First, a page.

Spring has arrived – with some sun, some snow and some confusion.
We enjoyed the sun, tolerated (and cursed) the snow, but many people haven’t got over the confusion. Just what is this shrub/tree?
In spring, it suddenly produces flowers just as, confusingly, several other varieties are getting their acts together and providing a bit of welcome brightness after the long, dreary winter.
But it’s not a cherry, it’s not an apple, it’s not a dogwood or a magnolia – it’s an Amelanchier lamarckii, also known as Snowy Mespilus, Serviceberry or Juneberry, and it’s a real sensation in spring with its branches bursting with white, star-shaped blossom and new copper foliage.
In summer, the leaves turn a vibrant green and the branches become heavy with delicious fruit before the leaves get in on the act again by bursting into vibrant flame-red in autumn. And even in winter, this often-ignored marvel gives an attractive striated grey and black trunk.
Add to its obvious ornamental appeal the fact that the British Beekeepers’ Association (BBKA) has added it to a list of bee-friendly plants, and it’s easy to see why this wonderful plant potentially is a fabulous investment for many gardens.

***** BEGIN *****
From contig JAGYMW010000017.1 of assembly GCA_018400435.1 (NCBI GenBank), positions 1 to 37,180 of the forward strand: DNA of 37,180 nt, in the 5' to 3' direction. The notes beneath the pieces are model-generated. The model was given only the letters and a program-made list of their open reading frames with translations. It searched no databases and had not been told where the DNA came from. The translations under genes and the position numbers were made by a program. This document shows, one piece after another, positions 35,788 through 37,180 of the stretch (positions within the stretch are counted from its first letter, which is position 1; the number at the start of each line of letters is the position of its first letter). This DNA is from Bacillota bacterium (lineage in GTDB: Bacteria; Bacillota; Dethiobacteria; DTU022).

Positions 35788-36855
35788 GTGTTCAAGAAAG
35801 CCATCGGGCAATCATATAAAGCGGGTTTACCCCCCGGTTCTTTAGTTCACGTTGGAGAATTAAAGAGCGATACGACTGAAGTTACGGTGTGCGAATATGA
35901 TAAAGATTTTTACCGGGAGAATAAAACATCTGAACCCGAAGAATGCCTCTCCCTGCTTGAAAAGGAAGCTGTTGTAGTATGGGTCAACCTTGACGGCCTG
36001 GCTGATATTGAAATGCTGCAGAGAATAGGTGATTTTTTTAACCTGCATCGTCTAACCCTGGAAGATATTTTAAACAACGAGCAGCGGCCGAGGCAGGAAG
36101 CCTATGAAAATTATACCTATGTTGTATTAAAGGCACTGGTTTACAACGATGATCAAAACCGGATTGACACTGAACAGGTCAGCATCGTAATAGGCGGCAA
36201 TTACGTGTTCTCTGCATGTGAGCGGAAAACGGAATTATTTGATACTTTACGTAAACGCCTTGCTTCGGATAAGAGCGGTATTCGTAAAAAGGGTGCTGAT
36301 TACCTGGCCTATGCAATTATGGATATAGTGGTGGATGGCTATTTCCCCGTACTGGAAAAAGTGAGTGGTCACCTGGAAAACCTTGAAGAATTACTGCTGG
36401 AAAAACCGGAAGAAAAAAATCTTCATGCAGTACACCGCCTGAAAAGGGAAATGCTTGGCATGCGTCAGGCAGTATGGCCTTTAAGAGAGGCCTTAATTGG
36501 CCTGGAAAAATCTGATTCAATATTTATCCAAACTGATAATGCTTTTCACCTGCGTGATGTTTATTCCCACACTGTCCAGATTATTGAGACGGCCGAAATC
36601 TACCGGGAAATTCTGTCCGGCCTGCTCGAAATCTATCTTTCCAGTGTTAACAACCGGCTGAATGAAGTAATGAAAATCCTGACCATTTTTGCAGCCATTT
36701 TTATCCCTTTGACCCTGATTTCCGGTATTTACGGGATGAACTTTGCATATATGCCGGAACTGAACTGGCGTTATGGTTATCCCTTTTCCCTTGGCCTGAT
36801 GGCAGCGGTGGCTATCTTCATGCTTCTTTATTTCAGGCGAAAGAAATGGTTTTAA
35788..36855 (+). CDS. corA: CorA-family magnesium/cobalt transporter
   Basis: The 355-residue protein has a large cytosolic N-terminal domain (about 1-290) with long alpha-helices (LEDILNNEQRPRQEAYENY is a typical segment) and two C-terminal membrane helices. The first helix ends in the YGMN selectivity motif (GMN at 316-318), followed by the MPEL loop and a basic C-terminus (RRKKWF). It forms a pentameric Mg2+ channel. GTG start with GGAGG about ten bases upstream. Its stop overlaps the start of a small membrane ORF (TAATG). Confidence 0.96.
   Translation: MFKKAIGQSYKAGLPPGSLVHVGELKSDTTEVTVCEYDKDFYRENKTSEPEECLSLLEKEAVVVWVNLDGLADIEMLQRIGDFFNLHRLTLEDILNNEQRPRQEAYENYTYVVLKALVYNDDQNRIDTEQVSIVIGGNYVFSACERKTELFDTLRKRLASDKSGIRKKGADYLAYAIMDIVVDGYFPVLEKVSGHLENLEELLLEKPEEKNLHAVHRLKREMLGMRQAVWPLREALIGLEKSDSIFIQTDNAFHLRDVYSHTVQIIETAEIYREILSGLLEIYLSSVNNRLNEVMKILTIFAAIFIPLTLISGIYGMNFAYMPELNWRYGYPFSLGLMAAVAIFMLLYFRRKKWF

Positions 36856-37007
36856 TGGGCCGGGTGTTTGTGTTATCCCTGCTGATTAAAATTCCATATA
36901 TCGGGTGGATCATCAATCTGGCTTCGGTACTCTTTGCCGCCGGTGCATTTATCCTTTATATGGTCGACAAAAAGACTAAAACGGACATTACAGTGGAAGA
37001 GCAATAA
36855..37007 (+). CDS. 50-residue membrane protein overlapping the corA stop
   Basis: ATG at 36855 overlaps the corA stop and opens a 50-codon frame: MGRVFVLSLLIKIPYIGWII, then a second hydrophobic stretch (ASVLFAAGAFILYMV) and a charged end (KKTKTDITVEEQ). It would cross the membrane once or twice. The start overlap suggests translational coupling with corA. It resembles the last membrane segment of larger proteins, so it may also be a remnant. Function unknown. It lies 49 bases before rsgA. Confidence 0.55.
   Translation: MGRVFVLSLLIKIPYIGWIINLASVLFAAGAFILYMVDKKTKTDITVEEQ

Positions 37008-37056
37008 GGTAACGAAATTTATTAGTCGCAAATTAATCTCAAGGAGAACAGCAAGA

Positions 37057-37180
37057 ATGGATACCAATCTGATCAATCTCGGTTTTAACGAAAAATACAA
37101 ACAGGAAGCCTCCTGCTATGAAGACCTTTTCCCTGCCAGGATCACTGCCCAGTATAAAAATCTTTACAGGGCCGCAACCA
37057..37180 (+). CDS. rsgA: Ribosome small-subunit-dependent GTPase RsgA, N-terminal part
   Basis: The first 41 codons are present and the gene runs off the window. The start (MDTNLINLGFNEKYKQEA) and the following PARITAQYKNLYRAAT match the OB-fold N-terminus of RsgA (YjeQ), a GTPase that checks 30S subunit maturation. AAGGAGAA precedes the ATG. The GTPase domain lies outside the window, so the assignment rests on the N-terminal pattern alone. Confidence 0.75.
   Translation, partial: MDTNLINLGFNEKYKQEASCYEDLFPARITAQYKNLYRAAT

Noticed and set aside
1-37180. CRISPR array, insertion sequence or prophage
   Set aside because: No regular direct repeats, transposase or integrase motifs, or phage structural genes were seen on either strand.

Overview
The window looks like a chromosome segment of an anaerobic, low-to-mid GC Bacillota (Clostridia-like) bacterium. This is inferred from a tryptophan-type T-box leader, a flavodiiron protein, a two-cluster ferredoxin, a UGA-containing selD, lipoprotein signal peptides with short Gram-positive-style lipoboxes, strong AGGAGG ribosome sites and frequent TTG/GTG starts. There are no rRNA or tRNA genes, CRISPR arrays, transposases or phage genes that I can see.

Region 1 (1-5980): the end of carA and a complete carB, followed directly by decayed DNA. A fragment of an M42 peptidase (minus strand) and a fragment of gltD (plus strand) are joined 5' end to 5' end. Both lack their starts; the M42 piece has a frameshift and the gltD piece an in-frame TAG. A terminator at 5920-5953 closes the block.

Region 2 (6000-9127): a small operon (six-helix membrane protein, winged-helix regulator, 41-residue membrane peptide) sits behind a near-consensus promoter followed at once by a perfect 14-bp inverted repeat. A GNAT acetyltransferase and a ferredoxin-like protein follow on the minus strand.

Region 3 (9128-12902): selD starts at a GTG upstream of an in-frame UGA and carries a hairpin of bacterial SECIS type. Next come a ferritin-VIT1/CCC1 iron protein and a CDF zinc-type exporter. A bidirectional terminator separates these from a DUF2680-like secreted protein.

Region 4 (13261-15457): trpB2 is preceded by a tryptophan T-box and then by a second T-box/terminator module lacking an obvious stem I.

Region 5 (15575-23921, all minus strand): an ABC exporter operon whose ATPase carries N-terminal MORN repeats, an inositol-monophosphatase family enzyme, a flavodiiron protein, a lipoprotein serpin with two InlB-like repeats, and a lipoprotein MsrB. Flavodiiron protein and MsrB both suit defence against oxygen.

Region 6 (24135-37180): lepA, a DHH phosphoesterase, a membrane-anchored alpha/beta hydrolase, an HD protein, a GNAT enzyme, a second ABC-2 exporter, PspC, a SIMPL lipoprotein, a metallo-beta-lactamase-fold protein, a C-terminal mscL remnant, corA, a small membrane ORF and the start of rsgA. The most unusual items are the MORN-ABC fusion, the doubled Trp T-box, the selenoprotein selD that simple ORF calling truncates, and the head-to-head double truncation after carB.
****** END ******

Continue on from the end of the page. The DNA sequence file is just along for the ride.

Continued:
Just give it good drainage, air circulation (to discourage leaf diseases), and water during dry periods.
Amelanchier lamarckii tolerates most soils (although it prefers not to have its roots in chalk) and rarely outgrows its welcome, seldom reaching more than 15ft in height. To get the best autumn colour, plant it in a sunny spot.
If your garden just isn’t suitable for Amelanchier lamarckii, either because it has chalky soil or is just too wet, don’t despair – there are a few shrubs/trees which will tolerate such conditions, although they may fail the size test by growing too big for their roots.
Some acers, as well as willows, and even hawthorn and the lovely ornamental pear, Pyrus salicifolia ‘Pendula’, tend to tolerate if not thrive in damp conditions, while chalk-lovers include some dogwoods and, again, acers.
True, they are not as floriferous as the likes of Amelanchier lamarckii, but beggars can’t be choosers.
If in doubt, try cultivating a specimen in a big container where you can dictate the growing conditions by choosing the compost, the site and the watering regime.